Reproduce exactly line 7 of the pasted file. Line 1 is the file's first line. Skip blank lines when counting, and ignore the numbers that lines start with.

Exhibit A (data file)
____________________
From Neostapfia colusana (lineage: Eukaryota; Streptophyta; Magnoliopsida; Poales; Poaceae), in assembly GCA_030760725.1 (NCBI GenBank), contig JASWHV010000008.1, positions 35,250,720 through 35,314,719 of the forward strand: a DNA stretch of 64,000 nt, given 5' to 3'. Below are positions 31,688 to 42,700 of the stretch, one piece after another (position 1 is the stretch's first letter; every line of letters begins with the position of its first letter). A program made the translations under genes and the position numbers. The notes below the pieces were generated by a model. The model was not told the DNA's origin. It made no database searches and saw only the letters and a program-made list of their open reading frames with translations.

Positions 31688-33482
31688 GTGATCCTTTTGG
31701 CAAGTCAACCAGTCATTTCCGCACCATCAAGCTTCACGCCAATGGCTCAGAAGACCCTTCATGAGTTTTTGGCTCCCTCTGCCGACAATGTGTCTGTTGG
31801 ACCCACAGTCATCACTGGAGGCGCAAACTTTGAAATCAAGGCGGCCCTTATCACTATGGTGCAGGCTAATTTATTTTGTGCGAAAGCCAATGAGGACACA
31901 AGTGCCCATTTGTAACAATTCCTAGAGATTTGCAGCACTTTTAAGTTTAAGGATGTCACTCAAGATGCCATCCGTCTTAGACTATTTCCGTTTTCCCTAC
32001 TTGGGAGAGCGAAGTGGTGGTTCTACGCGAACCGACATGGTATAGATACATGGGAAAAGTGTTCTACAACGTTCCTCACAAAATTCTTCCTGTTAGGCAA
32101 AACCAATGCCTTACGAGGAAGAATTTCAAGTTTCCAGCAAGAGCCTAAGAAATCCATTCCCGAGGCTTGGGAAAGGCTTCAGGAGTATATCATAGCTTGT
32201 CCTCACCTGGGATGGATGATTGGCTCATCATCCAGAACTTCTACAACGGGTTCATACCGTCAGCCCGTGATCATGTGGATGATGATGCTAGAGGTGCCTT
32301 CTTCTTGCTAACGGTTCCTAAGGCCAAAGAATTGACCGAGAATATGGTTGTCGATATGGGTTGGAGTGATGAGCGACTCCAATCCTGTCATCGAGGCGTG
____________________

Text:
32001 TTGGGAGAGCGAAGTGGTGGTTCTACGCGAACCGACATGGTATAGATACATGGGAAAAGTGTTCTACAACGTTCCTCACAAAATTCTTCCTGTTAGGCAA